Craving an off beat art experience, I bussed across town thirty minutes to Leith in search of the 360 Wraparound Street Art Courtyard and Urban Art Exhibition. Spying a spray-painted Asian-looking cat on a large metal industrial door told me I was probably close. A brick and stone arched tunnel about fifteen feet long covered in more painted art marked the entrance into an open-air parking lot space enclosed on all sides by high walls now covered in murals with a small indoor gallery space to my right.
A lanky, fellow bent over his painting project in the yard looked up and smiled. David welcomed me in to the parking area and introduced himself jokingly as the “curator” of the urban art project, and the landlord. Another gal painting away on a 3 x 3 foot wood cube, offered a friendly Hello too.
“So what’s the impetus for this project?” I asked David. He explained that initially he wanted to feature female Scottish street artists and invited as many as he could find to cover the outdoor space. Most of the art was created a month before the Fringe Festival during the Leith Festival, but David showed me a few new works that were done during the Fringe – including an incredible work by Elph (@elphone). David offered that Elph started out as a graffiti artist, then went to art school, and has returned to his street art roots by creating a new original graffiti work every 24 hours! Upon closer inspection of his painting, you see his lovely lightly painted touch in striking contrast to the other wall art with bold thick layered paint. The Elph of Edinburgh is like the new Bansky of London. Now I’m on the hunt for his work! How long has he been doing this? Anyone know?
Only three of the woman artists and one male (Elph) regularly do graffiti art as their primary art form. Zoe Atherfold (@zoeatherfold), the gal I met when I walked in is a very talented screen print artist (I mention as I ended up purchasing a print), although she contributed to the 360 urban art project by painting a cool pigeon art mural high on the wall above the arch of the tunnel.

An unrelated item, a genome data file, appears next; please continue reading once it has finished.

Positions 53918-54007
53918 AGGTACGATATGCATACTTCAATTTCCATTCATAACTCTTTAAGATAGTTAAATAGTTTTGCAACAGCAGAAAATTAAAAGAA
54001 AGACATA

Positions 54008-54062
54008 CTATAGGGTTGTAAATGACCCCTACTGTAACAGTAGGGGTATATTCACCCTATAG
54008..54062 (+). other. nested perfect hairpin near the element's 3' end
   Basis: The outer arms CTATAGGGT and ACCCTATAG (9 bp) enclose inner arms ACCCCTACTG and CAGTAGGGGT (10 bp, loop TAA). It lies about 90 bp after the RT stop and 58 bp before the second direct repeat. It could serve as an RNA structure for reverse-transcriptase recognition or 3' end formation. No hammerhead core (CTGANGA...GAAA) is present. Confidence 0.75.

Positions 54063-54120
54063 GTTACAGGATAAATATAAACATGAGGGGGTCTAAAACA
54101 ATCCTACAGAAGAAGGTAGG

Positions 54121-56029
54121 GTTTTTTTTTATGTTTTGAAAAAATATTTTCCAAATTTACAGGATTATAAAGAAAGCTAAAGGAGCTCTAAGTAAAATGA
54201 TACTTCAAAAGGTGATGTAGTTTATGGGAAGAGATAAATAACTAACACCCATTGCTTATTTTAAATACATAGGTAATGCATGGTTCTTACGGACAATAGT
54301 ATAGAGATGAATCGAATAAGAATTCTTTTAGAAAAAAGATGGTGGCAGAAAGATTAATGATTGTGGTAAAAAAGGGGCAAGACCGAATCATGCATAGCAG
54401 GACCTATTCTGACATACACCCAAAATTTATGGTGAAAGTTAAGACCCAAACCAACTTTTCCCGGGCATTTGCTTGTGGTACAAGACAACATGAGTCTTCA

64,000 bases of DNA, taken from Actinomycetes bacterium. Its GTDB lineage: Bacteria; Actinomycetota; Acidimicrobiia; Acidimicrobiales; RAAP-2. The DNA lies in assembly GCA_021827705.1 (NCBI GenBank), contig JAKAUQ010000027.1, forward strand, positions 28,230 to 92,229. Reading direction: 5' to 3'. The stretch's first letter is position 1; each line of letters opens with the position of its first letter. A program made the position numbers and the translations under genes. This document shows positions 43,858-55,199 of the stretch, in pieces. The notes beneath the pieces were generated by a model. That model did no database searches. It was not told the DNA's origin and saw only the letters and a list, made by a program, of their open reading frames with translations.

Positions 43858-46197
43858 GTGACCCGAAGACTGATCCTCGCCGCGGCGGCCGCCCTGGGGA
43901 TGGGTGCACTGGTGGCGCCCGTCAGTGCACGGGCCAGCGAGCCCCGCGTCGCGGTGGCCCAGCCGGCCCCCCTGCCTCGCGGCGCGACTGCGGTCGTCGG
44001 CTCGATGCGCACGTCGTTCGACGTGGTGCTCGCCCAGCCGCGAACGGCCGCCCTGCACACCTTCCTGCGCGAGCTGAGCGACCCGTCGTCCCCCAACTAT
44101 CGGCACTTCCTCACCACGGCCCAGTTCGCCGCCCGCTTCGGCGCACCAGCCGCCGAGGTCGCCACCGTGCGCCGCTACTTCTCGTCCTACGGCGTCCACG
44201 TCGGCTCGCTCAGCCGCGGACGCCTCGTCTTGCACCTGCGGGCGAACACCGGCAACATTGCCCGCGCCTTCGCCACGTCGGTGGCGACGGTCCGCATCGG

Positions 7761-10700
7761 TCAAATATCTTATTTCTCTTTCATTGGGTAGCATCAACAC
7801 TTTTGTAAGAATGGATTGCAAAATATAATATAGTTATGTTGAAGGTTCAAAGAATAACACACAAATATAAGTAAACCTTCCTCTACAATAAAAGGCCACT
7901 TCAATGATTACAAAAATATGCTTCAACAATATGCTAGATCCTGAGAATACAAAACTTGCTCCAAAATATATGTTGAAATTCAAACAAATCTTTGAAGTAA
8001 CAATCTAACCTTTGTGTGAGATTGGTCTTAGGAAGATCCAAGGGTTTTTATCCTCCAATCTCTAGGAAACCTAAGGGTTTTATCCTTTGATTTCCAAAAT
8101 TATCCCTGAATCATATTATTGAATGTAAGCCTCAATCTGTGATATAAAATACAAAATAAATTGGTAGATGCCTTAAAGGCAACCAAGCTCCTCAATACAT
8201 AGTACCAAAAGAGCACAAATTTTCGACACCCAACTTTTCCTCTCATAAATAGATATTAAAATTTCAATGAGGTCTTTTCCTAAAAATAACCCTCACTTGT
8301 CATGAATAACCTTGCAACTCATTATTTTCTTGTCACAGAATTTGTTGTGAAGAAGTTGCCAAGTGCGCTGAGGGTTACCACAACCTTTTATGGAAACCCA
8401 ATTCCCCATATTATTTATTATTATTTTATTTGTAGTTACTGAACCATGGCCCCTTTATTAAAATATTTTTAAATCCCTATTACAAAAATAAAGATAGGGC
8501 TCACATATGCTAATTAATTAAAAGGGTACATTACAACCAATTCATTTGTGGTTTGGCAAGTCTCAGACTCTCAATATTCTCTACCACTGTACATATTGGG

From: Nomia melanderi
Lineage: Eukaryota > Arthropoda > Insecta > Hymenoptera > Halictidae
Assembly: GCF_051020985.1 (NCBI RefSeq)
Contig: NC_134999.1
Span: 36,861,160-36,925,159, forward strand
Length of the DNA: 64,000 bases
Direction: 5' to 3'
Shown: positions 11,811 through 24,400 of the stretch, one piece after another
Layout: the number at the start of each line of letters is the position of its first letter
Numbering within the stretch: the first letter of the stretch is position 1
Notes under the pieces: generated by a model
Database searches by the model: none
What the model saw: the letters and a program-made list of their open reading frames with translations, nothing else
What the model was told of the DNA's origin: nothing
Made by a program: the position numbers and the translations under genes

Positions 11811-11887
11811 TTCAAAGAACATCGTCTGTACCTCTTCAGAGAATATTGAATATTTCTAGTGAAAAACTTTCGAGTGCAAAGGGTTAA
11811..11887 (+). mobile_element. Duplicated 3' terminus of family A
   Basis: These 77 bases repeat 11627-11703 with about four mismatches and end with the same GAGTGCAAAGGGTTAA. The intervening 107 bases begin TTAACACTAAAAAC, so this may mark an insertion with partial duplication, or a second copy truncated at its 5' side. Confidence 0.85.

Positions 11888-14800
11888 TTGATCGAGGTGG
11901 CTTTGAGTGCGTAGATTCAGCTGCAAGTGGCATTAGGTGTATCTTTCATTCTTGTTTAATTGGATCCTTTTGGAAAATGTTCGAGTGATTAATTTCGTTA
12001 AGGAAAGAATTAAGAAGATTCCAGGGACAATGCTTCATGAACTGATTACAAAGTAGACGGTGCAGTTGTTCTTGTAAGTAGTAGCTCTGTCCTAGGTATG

David explained that inexpensive art studio space is hard to find in Edinburgh. His indoor gallery and workshop space is a former refrigeration storage facility (that failed to pass a cheese inspection – not cold enough!). I entered through an industrial roller lift door into a small gallery space with a variety of different artists’ works displayed. Zoe invited me into her work space. What work space? Voila … A secret door opened amidst the displayed art, and we entered into a myriad of tiny work spaces with artists buzzing about. She showed me her small print shop area. David commented later how artists are great tenants because they don’t need much. “Just a space to create and a toilet. No need for high speed wifi, etc,” he joked.
I asked about other graffiti art I had seen around town. He explained that there’s a group of graffiti artists located not far away who do only spray paint mural art. He showed me their “tag” of approval on this space – a show of urban art respect.